Give PCCs power to hire and fire prison governors

August 22, 2013

Elmo from Sesame Street was once called to give evidence before a US Congressional Committee. The subject was musical education policy, but for some reason the furry red muppet seemed more interested in eating the microphone, dancing in his chair and telling Members of Congress how much he loved them than discussing the important policy issue of the day. Elmo’s appearance followed other brilliantly attention-seeking stunts by committees, including inviting Jane Fonda to give evidence on agricultural policy on the basis that she once played a farmer’s wife in a 1980s film.

Some of our Select Committees appear to have worked out this trick. For a committee chair, inviting celebrities (no matter how limited their expertise) to give evidence in front of the cameras is guaranteed to get your face on the news. In the last year alone, Keith Vaz MP, chair of the Home Affairs Select Committee, has invited Russell Brand to give evidence on drug laws (qualification: he used to take them) along with Mitch Winehouse – who agreed to appear but warned the Committee that he didn’t know anything about drugs policy and didn’t want to talk about his daughter, Amy.

Hopefully, this kind of attention-seeking behaviour isn’t symptomatic of how Select Committees approach their reports. The production of forensic, apolitical and evidence-based research – at the expense of grandstanding or playing to the gallery – should always be the focus of these important organisations.

The Home Affairs Select Committee is currently working on a report on Police and Crime Commissioners (PCCs) due to be published in November. As the first think tank to recommend the introduction of PCCs, at Policy Exchange we naturally want to see these new figures given a fair crack of the whip, but the Committee’s last report on PCCs left something to be desired. It amounted to a comparison of the costs of running PCCs’ offices with the costs of the Police Authorities that they replaced. This choice of subject matter alone suggested that Vaz and the Committee don’t really understand the nature of the PCC role, which is much broader, more significant and far more transformative than Police Authorities could ever have hoped to be.

It also suggested that the Committee believed that a few thousand pounds of crucial support was more important than whether these extra staff were helping to drive down a £12 billion police budget while maintaining record reductions in crime. So it is to be hoped that their next report is a rather more impressive effort and will be focused on the substance (how the new localism model for policing is actually working), rather than on more peripheral and misleading issues.

The autumn will also see a major intervention in the policing debate from the Labour Party, with the publication of a long-awaited review led by former Metropolitan Police Commissioner Lord Stevens. It’s not clear if the review has been taking evidence from children’s TV characters, but it is rumoured to contain a controversial proposal to move towards regional police forces, which met widespread opposition last time it was floated.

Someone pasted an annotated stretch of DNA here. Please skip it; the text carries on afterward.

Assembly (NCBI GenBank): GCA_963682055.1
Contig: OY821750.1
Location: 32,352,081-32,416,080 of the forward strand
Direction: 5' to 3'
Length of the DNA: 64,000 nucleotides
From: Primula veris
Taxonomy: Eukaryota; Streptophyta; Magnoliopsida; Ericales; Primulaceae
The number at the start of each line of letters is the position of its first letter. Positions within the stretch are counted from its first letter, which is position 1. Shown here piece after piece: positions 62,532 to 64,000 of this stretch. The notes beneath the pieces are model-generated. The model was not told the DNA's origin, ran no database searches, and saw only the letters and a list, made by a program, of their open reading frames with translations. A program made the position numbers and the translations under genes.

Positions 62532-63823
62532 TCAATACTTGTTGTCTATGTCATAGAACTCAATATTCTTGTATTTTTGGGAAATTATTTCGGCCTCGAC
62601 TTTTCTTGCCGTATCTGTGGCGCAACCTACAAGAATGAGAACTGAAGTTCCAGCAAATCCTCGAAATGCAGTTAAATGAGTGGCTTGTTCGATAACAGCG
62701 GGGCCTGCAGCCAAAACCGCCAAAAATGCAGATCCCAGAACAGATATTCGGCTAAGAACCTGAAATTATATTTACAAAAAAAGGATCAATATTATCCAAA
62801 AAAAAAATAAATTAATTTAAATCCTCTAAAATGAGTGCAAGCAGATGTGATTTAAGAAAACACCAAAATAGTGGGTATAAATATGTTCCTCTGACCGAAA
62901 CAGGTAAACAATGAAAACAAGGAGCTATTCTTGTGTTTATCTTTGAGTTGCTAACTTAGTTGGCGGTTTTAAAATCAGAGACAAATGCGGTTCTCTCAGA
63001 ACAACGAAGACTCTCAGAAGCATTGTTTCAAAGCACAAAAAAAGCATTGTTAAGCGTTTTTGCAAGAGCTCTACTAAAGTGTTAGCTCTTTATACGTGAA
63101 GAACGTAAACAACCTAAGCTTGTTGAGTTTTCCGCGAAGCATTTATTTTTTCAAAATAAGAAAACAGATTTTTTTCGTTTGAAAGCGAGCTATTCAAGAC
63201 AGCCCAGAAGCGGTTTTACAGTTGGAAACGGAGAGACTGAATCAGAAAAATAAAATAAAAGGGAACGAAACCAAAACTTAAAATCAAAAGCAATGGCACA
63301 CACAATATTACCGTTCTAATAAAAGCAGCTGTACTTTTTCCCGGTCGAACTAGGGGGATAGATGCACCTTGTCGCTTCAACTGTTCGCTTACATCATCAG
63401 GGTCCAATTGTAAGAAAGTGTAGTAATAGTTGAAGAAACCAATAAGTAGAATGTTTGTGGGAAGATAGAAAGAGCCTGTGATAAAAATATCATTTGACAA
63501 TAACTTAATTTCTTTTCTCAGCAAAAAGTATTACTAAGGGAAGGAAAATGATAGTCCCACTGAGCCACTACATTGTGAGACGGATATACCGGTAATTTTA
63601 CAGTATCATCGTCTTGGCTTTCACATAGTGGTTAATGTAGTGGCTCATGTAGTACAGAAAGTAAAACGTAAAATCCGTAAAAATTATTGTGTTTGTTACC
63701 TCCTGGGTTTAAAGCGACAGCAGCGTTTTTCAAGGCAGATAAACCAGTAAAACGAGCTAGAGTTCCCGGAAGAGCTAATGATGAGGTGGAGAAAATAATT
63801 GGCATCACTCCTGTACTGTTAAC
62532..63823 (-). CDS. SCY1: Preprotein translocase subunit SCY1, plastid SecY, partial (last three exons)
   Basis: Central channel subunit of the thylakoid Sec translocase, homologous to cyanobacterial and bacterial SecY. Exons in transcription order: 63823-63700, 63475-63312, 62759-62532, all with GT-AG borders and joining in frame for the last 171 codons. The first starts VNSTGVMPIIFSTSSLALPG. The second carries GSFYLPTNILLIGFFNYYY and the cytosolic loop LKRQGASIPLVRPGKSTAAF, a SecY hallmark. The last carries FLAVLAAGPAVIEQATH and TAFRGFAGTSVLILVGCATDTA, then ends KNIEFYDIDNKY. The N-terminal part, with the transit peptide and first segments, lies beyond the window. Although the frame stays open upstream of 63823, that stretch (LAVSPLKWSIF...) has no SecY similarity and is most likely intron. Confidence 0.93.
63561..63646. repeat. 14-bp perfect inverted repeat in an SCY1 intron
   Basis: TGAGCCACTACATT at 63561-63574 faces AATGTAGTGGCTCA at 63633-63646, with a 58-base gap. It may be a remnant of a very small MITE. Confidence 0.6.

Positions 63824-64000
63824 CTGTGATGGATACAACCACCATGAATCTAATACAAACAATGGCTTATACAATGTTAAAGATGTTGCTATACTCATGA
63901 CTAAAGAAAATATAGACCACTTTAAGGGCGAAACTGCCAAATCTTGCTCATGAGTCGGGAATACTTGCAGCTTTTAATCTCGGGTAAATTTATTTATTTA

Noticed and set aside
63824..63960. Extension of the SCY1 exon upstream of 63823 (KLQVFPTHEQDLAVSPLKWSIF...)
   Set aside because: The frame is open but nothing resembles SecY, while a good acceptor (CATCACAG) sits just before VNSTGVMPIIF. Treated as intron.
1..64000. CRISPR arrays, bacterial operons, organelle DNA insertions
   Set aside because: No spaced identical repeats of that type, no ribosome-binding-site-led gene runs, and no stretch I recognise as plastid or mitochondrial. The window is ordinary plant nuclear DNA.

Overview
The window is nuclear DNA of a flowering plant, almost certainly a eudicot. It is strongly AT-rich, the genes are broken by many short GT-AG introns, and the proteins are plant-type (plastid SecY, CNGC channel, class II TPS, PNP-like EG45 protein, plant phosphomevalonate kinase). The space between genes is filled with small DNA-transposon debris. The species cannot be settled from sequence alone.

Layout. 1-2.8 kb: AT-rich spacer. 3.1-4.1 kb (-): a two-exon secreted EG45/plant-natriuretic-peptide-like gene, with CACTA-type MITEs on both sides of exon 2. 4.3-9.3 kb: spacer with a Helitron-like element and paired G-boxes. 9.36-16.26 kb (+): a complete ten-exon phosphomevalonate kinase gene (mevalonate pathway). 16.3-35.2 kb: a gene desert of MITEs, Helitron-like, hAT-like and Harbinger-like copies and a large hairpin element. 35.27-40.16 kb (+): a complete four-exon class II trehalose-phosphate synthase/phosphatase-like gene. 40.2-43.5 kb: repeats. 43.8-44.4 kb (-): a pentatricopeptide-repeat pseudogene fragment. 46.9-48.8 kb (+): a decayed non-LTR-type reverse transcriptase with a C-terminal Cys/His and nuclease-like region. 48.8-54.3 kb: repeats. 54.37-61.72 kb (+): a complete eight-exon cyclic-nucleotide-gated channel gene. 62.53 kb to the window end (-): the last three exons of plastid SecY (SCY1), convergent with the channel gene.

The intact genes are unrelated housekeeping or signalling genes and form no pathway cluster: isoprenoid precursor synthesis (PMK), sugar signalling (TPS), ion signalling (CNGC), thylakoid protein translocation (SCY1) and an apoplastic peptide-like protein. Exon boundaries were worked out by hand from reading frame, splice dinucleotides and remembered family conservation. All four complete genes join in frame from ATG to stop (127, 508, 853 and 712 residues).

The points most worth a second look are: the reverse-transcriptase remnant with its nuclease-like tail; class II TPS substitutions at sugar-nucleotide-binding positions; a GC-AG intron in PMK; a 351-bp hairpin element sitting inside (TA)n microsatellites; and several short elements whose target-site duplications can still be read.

It will also need to address the Party’s position on PCCs. If Labour decided to scrap PCCs and change the model of police governance again, emergency legislation would need to be passed by a new Government in order to cancel the next set of PCC elections in May 2016. Scrapping PCCs would not only need to be the first priority for Ed Miliband if he makes it into 10 Downing Street, but it would also extinguish the progress made by a number of influential former Labour Ministers who are thriving as PCCs of large police forces in the North and the Midlands. For both of these reasons, the smart money is on PCCs remaining in place and being given the time to demonstrate their significant potential.

So the time is fast approaching when politicians and policymakers will begin to turn their attention to the future rather than quibble about the past. Today, we are publishing a report which is an attempt to do just that. As PCCs develop over the next few years, we believe that they should increasingly expand into other areas of policy such as criminal justice to maximise their ability to fight crime.

We set out a series of steps which would see PCCs increasingly assume a role similar to that of a ‘Minister for the local criminal justice system’ – with the political power to set the agenda, hold agencies such as the prison, probation and courts service to account, and increasingly hold budgets in key areas such as youth justice and crime prevention. In the future, we envisage much more powerful PCCs able to appoint local prison governors and probation chiefs, opt out of national contracts and play a key role in integrating services at a local level. We suggest that the Government create a number of ‘Super’ PCCs who can blaze a trail for this new model and take on new powers much more quickly.

Our ambition is for a system where, instead of local criminal justice leaders looking upwards and inwards to Whitehall for direction and validation, they increasingly look outwards to each other and downwards to the citizens they serve. It will mean cheaper, more effective justice for a system that desperately needs an injection of dynamism and innovation.  It’s the right way of making sure that PCCs fulfil their potential and meet the promises they made to their electorate. And ultimately, it’s the best way for PCCs to answer those critics who want them to fail, and are happy to try to make them look like muppets in the process.

This article originally appeared on ConservativeHome

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